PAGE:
Scaling of bite performance with head and carapace morphometrics in green turtles (Chelonia mydas)
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Adult green turtles (Chelonia mydas) are unusual relative to other sea turtles in that they are predominately herbivorous. This herbivorous diet is reflected in the serrated morphology of their beak, bite performance and the relative morphometrics of their heads. Recent bite performance data in loggerhead turtles (Caretta caretta), which are known for their durophagous capability, have demonstrated that bite force is correlated with head morphometrics. The objective of this study was to characterize bite force in green turtles and correlate bite performance with head and carapace morphometrics. We predicted that maximum bite force in green turtles would be less in magnitude relative to loggerheads, but would be positively correlated with head morphometrics. Therefore, mass, straight carapace length, straight carapace width, greatest head width, height, and length were collected with bite force from free-ranging green turtles from Punta Abreojos, Baja California Sur, Mexico and Otsuchi, Japan. Subjects ranged from 10.9 to 48. kg, with straight carapace length and width ranged from 40.6. cm to 71.9. cm (mean. =. 56.3. ±. 8.5. cm) and from 33.5. cm to 55.9. cm (mean. =. 44.8. ±. 5.7. cm), respectively. A bite force apparatus was used to collect bite performance from subjects. The maximum bite force was 303. N. Mean head width, head height, and head length were 8.7. ±. 1.2, 8.2. ±. 1.1, and 11.5. ±. 1.5. cm, respectively. Bite force was lower in magnitude than reported for loggerhead turtles as predicted but still strong enough to process algal and plant matter, as well as crush many hard prey items. Simultaneous measurements of body and head size, and the use of non-linear reduced major axis regression, show that bite force scaled isometrically relative to body size and head size. Simple correlation showed that all logged transformed morphometrics were good predictors of logged bite performance, but an AICc-based weighted regression showed that body mass, followed by head width and head height, were better predictors of bite force than carapace size. © 2013 Elsevier B.V.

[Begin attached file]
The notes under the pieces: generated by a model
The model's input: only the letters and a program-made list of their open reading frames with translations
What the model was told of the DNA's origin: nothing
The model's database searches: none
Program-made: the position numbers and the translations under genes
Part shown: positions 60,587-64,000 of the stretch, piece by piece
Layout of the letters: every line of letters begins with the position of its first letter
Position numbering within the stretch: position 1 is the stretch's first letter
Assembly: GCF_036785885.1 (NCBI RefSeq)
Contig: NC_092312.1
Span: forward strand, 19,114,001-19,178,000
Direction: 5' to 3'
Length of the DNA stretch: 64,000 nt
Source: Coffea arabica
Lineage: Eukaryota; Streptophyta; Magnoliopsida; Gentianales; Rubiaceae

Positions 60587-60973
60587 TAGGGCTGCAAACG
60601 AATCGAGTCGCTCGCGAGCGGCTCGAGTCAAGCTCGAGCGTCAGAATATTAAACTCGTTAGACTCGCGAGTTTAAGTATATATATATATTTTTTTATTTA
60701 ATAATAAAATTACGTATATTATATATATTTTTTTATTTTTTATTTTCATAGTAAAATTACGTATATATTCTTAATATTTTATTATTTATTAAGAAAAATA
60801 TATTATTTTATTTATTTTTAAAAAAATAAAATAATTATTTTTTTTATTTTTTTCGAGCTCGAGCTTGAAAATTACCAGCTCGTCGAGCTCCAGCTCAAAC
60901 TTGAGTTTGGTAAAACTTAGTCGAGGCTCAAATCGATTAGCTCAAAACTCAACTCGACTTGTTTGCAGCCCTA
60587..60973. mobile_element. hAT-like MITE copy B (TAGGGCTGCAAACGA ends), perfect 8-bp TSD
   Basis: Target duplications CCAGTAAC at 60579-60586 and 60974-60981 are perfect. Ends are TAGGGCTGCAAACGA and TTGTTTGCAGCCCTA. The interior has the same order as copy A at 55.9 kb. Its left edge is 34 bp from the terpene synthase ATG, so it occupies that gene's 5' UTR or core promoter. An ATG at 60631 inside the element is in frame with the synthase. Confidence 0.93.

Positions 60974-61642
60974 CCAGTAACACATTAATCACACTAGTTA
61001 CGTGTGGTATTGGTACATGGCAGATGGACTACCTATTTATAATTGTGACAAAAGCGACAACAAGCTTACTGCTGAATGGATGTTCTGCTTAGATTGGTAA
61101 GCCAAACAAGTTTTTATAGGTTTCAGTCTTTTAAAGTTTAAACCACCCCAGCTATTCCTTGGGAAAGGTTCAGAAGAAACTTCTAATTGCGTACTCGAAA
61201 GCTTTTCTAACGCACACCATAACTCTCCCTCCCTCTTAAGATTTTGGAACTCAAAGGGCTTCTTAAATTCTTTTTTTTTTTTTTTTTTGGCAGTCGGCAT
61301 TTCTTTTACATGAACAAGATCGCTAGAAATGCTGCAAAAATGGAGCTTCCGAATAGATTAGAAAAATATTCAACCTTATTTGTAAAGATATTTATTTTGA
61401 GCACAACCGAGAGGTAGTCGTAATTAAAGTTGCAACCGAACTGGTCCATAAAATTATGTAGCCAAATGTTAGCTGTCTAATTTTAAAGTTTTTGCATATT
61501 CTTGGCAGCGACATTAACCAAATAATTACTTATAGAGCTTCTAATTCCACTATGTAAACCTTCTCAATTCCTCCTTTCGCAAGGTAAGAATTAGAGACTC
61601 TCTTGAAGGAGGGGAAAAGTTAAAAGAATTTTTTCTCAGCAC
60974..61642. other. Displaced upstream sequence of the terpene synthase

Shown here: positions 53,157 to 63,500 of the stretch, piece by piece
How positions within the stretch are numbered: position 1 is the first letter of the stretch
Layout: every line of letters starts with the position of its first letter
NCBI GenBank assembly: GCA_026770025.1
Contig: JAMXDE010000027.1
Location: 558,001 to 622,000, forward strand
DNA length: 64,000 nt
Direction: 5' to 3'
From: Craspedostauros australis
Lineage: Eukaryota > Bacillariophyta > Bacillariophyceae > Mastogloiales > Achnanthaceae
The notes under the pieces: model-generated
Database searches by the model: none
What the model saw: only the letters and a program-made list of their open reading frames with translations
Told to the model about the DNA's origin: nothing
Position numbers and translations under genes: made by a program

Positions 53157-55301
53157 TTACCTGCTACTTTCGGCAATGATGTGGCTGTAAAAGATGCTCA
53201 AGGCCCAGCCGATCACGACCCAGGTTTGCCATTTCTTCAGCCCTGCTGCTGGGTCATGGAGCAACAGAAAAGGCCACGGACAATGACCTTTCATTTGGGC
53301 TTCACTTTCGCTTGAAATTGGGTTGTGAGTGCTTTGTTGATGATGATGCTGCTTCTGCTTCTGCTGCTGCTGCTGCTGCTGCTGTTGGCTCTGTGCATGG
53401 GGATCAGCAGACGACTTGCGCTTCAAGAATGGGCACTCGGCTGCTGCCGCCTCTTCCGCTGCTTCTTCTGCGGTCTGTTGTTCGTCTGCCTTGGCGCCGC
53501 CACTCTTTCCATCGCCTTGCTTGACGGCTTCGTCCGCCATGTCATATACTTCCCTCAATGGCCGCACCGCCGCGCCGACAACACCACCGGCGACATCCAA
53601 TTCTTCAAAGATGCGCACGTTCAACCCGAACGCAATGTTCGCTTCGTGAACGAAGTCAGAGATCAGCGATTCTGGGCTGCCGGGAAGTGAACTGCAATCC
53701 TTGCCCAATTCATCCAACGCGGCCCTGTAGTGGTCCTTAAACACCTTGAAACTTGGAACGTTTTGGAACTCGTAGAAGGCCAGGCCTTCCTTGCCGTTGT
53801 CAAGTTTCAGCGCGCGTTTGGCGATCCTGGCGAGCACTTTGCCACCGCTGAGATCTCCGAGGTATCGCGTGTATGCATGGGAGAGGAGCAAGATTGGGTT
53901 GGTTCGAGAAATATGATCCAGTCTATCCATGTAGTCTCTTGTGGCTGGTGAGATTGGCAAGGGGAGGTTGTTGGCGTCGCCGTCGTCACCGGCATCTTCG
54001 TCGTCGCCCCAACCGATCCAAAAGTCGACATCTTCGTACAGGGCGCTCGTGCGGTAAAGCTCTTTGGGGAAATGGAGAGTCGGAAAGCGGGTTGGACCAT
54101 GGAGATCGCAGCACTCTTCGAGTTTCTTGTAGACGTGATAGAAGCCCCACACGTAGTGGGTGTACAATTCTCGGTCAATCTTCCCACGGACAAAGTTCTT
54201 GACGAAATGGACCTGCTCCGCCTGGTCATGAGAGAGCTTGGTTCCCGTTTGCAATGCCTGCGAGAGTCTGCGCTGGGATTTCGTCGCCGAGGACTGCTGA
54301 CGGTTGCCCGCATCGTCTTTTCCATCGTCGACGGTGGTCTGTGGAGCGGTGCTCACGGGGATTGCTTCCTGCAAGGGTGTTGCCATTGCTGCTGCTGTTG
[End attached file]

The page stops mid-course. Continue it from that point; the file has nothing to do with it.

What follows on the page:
author list (cited authors)
Marshall, C. D., Wang, J., Rocha-Olivares, A., Godinez-Reyes, C., Fisler, S., Narazaki, T., Sato, K., & Sterba-Boatwright, B. D.